Taxidermy as a Career
Making Money in Taxidermy
We are often asked, “How much money can I make as a taxidermist?” We will attempt to answer that question thoroughly. Only then can you truly decide if attending a taxidermy school is right for you. Choosing Taxidermy as a Career could be one of the best decisions you ever made. But the question remains. Can YOU make money in taxidermy?
Short Answer: If you are lazy, (and we’re being honest here)…you won’t make a lot of money, no matter where you live or what the economy is like. If however, you live in an area with good hunting or fishing, and If you are self motivated, taxidermy can be extremely lucrative!
Long Answer: A motivated taxidermist can reasonably earn over $10,000 per month. Taxidermists earn a living through a wide variety of projects, including shoulder mounts (gameheads), rugs, lifesize mounts, birds, fish, antler plaques, European mounts, etc. Although some taxidermists service areas with lot of fishing and/or bird hunting, most taxidermy businesses make the bulk of their income through gameheads, so that will be used as our example. Taxidermists vary in what they charge for gameheads, depending on what part of the country they live in, local economy, and of course quality of the taxidermists’ work.
Two types of Taxidermists:
A taxidermist who takes a lot of shortcuts will most likely be at the lower end of the price scale. Examples of such shortcuts include neglecting to properly flesh the hide after skinning, simply slapping on some dry tanning powder, and neglecting to take the cartilage out of the ears. The result is a cheap mount that does NOT look good as it ages. Ears shrink & curl, lips separate, noses shrivel, the hide pulls away from the form, and one year can make a poorly mounted deer look ancient. These types of taxidermists will have a tough time making money in taxidermy.
On the other side of the coin are taxidermists who spend a little more time and a few more dollars on each shoulder mount, resulting in a product that will stand the test of time. And a select few taxidermists (us included), will guarantee their work for life. Of course, the techniques you learn in class will also allow you to guarantee your taxidermy work for life.
So depending some of the above factors, average customer prices for a deer/antelope size shoulder mount range anywhere from around $495, to $700 each. To do the numbers and see just how much you can make on gameheads, let’s head towards the lower end of the scale and say you only charge around $525.00 for each deer. Your own costs will average around $75 for the mannikin, $25 for eyes/ears, $45 for tanning, and about $20 for other supplies such as hide paste, T-pins, mache, etc. This totals a cost of $165 per deer, which leaves a net profit of $360 per deer.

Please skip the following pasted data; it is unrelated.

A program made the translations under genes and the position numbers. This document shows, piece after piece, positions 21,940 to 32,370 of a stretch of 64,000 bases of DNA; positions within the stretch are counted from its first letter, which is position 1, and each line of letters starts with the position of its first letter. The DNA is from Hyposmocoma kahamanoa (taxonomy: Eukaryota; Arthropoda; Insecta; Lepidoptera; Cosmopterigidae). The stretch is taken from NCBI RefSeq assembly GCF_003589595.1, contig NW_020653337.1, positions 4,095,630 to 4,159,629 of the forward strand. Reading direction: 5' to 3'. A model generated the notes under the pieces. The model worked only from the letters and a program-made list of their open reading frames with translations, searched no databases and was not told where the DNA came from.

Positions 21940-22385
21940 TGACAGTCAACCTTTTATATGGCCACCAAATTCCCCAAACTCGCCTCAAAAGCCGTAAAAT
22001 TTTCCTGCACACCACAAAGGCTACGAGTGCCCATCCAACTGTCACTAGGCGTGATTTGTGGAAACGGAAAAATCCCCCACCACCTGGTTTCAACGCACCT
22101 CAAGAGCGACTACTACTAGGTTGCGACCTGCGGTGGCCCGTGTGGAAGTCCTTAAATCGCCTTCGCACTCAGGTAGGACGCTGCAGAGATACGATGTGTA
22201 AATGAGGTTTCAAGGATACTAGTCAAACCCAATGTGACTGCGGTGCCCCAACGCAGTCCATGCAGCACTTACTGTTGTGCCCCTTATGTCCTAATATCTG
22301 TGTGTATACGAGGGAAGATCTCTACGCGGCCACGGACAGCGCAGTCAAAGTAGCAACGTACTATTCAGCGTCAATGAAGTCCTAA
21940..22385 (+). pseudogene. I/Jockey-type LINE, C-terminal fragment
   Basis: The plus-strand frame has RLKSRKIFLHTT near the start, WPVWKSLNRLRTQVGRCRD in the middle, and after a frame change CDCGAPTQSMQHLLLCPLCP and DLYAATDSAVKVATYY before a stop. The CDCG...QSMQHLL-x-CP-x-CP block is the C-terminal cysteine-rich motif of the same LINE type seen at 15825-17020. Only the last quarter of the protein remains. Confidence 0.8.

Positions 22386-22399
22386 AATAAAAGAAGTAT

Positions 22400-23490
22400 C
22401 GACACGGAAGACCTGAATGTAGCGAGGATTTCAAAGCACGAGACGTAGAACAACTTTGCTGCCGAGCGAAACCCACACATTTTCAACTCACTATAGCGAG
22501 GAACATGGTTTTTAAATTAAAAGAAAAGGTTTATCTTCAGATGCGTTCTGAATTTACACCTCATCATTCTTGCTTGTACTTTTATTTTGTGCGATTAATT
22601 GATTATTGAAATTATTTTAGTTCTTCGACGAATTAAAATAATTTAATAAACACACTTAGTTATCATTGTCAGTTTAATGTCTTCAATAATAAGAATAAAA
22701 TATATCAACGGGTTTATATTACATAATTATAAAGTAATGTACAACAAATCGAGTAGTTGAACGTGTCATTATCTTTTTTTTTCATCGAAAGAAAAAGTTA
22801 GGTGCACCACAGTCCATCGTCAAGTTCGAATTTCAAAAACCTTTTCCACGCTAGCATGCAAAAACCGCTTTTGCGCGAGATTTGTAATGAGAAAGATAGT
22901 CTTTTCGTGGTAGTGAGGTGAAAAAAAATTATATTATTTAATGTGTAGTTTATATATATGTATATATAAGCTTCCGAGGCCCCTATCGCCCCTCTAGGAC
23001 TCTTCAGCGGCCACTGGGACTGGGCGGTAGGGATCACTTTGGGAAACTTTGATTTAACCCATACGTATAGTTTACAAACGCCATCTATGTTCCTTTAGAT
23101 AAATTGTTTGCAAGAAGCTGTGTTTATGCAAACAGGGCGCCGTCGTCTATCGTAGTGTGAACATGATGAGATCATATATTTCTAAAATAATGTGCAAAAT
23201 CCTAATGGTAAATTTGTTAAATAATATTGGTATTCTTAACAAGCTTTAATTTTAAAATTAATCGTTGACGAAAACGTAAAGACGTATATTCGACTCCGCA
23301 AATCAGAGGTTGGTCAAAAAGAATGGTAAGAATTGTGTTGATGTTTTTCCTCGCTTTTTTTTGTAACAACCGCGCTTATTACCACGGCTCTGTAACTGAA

Once you have a year or two under your belt, it is pretty easy to bring in at least 60 deer per year, although those numbers can also happen sooner. That is a very low estimate, as many established taxidermy businesses bring in hundreds of deer per season. But in keeping with
our conservative estimate of 60 deer gameheads per year, you are looking at a NET (after expenses) profit of $21,600 just for deer alone. And remember, you will also have birds, fish, fox, coyote, raccoon, lions, elk, moose, and many other species too numerous to list. You can
expect to make at least the same (and likely higher) profit margin on the other species you will be mounting. Your own costs for mounting birds and fish for example, are significantly lower than gameheads, and this results in an even higher profit margin.
Getting back to the deer though, let’s talk about your time expended and profit per hour. Although each gamehead will go through a variety of stages in the mounting process, the combined time involved is usually about 1 day per shoulder mount. This means that for each deer mounted you are looking at a profit of $360 per day, or $45 per hour. At $45 per hour, a motivated taxidermist who takes just a little time to market themselves properly can make over $10,000 per month in net profit. And remember, fish and birds can bring in even more in terms of hourly earnings! Of course there will be overhead, and that needs to be taken into consideration. You will have expenses for utilities, office supplies, insurance, and advertising. If you pay rent or a mortgage for your shop building, that monthly payment must be factored in as well. Those expenses are easy to total up and subtract from the monthly earnings given above. As you can see, your profits are still quite lucrative!
When making your decision on whether or not our school is right for you, remember this; At ATTC we guarantee our customer work for life, and we teach you to do the same. We teach you enjoyable ways to market yourself. Our marketing strategies work for everyone, even non-assertive types! Learning taxidermy in six weeks is well worth the time and tuition when you consider the long term payoff. Compared to a conventional college education that may or may not get you a good paying job, attending a taxidermy school simply makes sense for anyone who loves hunting, fishing, and wildlife!
Finally, we encourage you to call us any time with any questions you have about taxidermy as a career.
We appreciate your interest in our training.
If you are serious about making money in taxidermy, please take the time to browse this site during your busy search for taxidermy schools!